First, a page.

Today we’re diving into: Israel’s budget deadline extension; Pompeo’s Middle East trip; tensions with U.A.E. over F-35 fighter jets; convention speech controversy; threats to Israel’s cycling team; Jewish graves destroyed in South Africa; Corbyn advisor’s explanation for antisemitism; U.K. Muslim nonprofit’s board resignation; attack on Austrian Jewish leader; antisemitic banner on L.A. highway; TikTok Holocaust challenge; Medical Board’s revocation of antisemitic doctor’s license; Israeli NBA study; and the Hebron massacre.
Israel’s parliament passes legislation pushing off fourth election for now
Israel avoids a fourth election: At the 11th hour, the Knesset approved legislation to extend the deadline to pass the country’s budget until December 23rd. The vote was held a few hours before the budget deadline was set to expire, which would have automatically triggered a fourth election in less than two years. After much drama ahead of the vote and with many assuming the country was headed toward another election, both Prime Minister Benjamin Netanyahu and Alternate Prime Minister and Defense Minister Benny Gantz voted in favor of extending the budget deadline.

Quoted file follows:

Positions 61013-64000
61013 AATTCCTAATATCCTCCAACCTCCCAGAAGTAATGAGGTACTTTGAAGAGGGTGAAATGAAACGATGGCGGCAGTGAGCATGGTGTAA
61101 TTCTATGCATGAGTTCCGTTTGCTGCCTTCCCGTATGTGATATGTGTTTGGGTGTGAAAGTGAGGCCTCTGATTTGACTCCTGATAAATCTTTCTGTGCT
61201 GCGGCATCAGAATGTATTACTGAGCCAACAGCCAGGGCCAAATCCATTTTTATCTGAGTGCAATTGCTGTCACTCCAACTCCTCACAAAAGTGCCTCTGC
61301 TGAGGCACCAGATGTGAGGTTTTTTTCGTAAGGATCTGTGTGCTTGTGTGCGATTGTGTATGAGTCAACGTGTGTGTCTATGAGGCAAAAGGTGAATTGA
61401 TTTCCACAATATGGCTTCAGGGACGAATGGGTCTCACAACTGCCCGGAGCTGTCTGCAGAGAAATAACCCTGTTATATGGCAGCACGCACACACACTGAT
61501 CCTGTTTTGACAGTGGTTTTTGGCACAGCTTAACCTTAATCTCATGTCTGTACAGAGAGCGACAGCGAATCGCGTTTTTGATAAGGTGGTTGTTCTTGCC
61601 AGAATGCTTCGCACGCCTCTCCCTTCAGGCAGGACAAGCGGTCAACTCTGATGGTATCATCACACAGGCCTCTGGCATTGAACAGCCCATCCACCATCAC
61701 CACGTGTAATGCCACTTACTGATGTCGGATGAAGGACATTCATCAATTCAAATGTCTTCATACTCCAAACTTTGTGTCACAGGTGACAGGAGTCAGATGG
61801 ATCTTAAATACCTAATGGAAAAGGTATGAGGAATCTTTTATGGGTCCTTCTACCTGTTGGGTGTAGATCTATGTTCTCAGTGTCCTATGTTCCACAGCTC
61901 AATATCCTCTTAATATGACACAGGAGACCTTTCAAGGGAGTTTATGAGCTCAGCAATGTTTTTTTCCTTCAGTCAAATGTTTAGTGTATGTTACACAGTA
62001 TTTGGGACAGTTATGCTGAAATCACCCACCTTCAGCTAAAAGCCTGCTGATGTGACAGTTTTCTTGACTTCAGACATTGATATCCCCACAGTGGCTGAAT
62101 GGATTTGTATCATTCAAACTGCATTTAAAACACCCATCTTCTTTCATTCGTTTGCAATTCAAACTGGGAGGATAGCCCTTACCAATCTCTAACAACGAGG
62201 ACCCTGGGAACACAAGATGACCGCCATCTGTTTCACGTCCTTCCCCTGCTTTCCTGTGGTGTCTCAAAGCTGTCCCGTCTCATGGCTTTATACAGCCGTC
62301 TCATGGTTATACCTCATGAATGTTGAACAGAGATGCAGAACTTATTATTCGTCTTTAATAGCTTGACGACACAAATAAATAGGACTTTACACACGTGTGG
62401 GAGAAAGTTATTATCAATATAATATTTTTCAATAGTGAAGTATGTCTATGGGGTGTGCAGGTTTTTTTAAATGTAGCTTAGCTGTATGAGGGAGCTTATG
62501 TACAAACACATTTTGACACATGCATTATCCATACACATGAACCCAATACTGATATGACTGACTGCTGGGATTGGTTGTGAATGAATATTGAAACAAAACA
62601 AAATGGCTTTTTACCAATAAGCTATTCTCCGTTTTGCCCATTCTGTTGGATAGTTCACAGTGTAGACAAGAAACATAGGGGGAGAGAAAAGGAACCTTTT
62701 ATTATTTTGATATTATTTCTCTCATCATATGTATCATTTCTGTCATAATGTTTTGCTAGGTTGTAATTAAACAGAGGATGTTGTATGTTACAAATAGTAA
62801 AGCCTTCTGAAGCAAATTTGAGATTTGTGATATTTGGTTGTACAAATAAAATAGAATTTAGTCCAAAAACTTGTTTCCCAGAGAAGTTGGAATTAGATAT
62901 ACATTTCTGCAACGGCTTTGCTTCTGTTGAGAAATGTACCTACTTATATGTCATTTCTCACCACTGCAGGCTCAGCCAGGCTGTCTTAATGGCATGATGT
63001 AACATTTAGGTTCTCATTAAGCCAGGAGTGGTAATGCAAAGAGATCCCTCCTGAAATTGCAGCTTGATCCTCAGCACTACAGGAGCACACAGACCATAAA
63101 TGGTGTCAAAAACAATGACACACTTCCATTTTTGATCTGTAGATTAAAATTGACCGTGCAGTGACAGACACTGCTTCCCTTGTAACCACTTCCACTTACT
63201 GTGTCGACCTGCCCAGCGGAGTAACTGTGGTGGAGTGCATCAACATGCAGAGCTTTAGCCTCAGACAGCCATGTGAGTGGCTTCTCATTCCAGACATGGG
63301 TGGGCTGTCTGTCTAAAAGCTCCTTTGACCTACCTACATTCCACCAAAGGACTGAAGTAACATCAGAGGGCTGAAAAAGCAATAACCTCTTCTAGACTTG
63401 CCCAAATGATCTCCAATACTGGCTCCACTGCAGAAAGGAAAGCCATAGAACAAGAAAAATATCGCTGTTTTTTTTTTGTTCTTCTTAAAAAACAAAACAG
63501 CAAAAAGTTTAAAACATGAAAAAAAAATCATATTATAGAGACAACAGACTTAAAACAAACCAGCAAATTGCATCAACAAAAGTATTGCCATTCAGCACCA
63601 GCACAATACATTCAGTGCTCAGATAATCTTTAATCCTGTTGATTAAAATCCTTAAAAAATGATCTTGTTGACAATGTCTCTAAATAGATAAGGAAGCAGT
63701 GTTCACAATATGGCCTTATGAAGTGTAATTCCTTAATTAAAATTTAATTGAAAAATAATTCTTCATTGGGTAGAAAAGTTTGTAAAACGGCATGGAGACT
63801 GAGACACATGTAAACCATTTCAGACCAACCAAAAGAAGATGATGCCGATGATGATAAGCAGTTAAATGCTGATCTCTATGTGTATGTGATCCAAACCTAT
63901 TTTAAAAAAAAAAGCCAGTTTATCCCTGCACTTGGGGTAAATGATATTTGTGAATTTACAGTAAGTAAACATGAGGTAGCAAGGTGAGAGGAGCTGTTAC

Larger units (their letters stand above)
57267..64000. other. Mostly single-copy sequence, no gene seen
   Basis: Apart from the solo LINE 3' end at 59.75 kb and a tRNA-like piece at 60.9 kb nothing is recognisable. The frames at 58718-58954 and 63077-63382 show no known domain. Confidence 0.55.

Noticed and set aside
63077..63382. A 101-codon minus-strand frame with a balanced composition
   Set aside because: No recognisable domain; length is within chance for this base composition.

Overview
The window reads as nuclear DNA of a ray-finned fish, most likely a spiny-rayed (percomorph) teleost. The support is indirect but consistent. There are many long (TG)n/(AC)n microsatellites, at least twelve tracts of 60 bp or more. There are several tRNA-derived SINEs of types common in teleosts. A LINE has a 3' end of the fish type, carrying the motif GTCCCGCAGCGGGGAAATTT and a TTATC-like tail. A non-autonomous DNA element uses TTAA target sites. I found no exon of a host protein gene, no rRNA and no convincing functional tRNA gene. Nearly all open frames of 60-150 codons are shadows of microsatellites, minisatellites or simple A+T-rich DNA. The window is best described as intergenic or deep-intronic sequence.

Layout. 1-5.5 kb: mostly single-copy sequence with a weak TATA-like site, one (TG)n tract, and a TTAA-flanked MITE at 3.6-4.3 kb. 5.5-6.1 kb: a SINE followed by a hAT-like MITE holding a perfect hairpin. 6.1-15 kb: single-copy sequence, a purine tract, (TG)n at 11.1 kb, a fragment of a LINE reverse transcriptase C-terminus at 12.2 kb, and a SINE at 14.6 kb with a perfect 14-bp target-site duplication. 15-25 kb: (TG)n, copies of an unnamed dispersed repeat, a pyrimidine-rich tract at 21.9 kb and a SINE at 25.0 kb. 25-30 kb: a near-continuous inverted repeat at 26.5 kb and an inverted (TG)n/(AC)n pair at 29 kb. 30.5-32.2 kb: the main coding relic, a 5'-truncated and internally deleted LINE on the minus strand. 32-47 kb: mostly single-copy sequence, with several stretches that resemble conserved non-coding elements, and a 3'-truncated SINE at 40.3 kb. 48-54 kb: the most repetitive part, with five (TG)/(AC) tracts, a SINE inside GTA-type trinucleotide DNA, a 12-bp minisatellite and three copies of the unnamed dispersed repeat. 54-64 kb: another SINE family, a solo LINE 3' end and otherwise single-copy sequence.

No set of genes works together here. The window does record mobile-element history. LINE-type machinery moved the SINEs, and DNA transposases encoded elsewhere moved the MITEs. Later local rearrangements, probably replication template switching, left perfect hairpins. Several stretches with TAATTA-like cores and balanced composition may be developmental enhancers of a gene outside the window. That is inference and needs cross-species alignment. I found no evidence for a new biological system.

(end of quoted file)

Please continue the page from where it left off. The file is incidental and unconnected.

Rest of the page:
Backup a little: The fraught unity coalition government between Netanyahu and Gantz is rife with profound disagreements on some of Israel’s most pressing issues. The government was formed in the wake of three inconclusive elections which prompted Netanyahu and Gantz to form a unity government. Both Netanyahu and his Likud party and Gantz and his Blue and White party have harshly criticized and blamed each other for the breakdown that has led the country to the brink of another election. If the coalition parties cannot agree to the budget prior to December 23rd, an election will be automatically triggered and held on March 23, 2021.
Budget disagreement or something else? Most experts don’t believe that the problem is rooted in a budget disagreement. Some claim the budget disagreement is a way for Netanyahu to avoid turning over the premiership to Gantz in 2021. Another narrative claims Netanyahu is attempting to secure political immunity so he will not be forced from office on competence grounds when his corruption trial kicks into high gear in January. In the case of a March election, Netanyahu is likely more worried about the political ground right-wing opposition member Neftali Bennett is gaining in Israel, rather than Benny Gantz’s recently weakened chances.